Friday, January 29, 2016

BREAD FROM STONES - The Middle East and the Making of Modern Humanitarianism: An illustrated talk by Historian Keith David Watenpaugh




Watenpaugh reads from his book BREAD FROM STONES
at NAASR in Belmont, Massachusetts, yesterday evening.


Historian Keith David Watenpaugh


Prof. Keith David Watenpaugh, historian of the Modern Middle East and Professor and Director of Human Rights Studies at UC Davis, graced the halls of the National Association of Armenian Studies and Research (Belmont, Massachusetts) yesterday evening, with a reading and discussion of his most recent book, Bread from Stones: The Middle East and the Making of Modern Humanitarianism, Univ. of CA Press, 2015. 


Having studied at UCLA, Watenpaugh lived and conducted research in Egypt, Syria, Lebanon, Jordan, Turkey, Armenia and Iraq.  His talk focussed primarily on the missionaries in Aintep and Marash, (much to the delight of  Marash Girl,) and more specifically on Stanley Kerr, author of Lions of Marash (see Kerr in photo on right, seated in foreground second from left). 

As promised, Watenpaugh's talk clarified the humanitarian efforts on behalf of the Armenian people during the "genocide and mass violence, human trafficking, and displacement of millions in the early twentieth century..." Watenpaugh said he really couldn't understand the impetus behind the humanitarian efforts. . . although his title, a Biblical reference, would suggest that it was exactly that (Christian faith) that led to the humanitarian efforts on behalf of the Armenian people. Tough as it was to hear, once again, the horrendous accounts of the (relatively speaking) recent history of the Armenian people at the hands of the Ottoman government, unlike the Armenian orphans of the early 20th Century, the Armenian audience last night did not burst into tears, although Marash Girl can't imagine why not. Are we so inured to the pain?
Title page of BREAD FROM STONES inscribed
and signed by author Keith David Watenpaugh
Dr. Paul Barsam presents his
freshly autographed copy of
BREAD FROM STONES

7 comments:

  1. Great post! I am in Dr. Watenpaugh's undergrad Genocide class and a graduate seminar on human rights! So happy you were able to attend last night. Also love that your blog is titled, "Marash Girl"! I too am descents of Armenians from Marash who later found their way to Fresno, CA!

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    1. Thank you for your kind words. I have more to say in tomorrow's post on Marash! I wonder if we're related -- my father used to tell me that all Marashtsis are related, if distantly!

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    2. By any chance do you know my relatives who lived in Fresno, the Nalchajians?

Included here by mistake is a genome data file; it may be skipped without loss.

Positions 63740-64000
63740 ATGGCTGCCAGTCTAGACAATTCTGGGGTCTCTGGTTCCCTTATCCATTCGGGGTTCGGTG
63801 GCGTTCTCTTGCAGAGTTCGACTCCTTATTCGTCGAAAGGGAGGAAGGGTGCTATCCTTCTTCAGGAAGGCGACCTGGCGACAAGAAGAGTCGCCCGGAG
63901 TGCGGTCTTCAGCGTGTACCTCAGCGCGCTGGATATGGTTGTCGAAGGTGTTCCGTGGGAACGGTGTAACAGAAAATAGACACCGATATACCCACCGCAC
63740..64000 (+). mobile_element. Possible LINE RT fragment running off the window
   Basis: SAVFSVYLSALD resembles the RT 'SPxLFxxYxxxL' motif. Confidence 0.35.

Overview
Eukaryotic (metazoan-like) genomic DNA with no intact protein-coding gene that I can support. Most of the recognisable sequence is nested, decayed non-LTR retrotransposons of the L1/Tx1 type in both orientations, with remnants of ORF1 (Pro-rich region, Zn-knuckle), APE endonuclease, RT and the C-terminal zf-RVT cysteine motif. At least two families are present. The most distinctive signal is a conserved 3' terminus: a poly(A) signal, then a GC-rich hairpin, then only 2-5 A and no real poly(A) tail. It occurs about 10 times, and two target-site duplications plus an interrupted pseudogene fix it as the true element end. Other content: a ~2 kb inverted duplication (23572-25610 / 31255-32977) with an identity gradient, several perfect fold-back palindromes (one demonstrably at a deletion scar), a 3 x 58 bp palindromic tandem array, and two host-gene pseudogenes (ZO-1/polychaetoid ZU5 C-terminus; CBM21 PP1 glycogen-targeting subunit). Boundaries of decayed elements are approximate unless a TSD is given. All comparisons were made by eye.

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  2. What a small world! I was in the same graduating class as Adam Nalchajian from Clovis West high school. I knew him pretty well and we used to compare how similar our last names were as mine is "Nahigian".

    My great grandma was from Marash and her married name was Zerounian, but maiden name was "Hartuninan". She was the niece of the famous Badveli Abraham Hartunian. Both her parents were killed in the massacres so her uncle placed her in a German orphanage. My grandpa used to tell me how she had such a wonderful Christian education. My grandfather was very proud that his mother was from Marash and I always grew up hearing that, "Cilicia was the last kingdom of Armenia". Sadly, my wonderful papa passed away this past May. Here's a link to his obit...it may be useful in determining if there is a family connection.

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  3. Ahh! It will not let me copy and paste. Perhaps I can email it to you if you are interested.

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  4. Ahh! It will not let me copy and paste. Perhaps I can email it to you if you are interested.

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  5. What a small world! I was in the same graduating class as Adam Nalchajian from Clovis West high school. I knew him pretty well and we used to compare how similar our last names were as mine is "Nahigian".

    My great grandma was from Marash and her married name was Zerounian, but maiden name was "Hartuninan". She was the niece of the famous Badveli Abraham Hartunian. Both her parents were killed in the massacres so her uncle placed her in a German orphanage. My grandpa used to tell me how she had such a wonderful Christian education. My grandfather was very proud that his mother was from Marash and I always grew up hearing that, "Cilicia was the last kingdom of Armenia". Sadly, my wonderful papa passed away this past May. Here's a link to his obit...it may be useful in determining if there is a family connection.

    ReplyDelete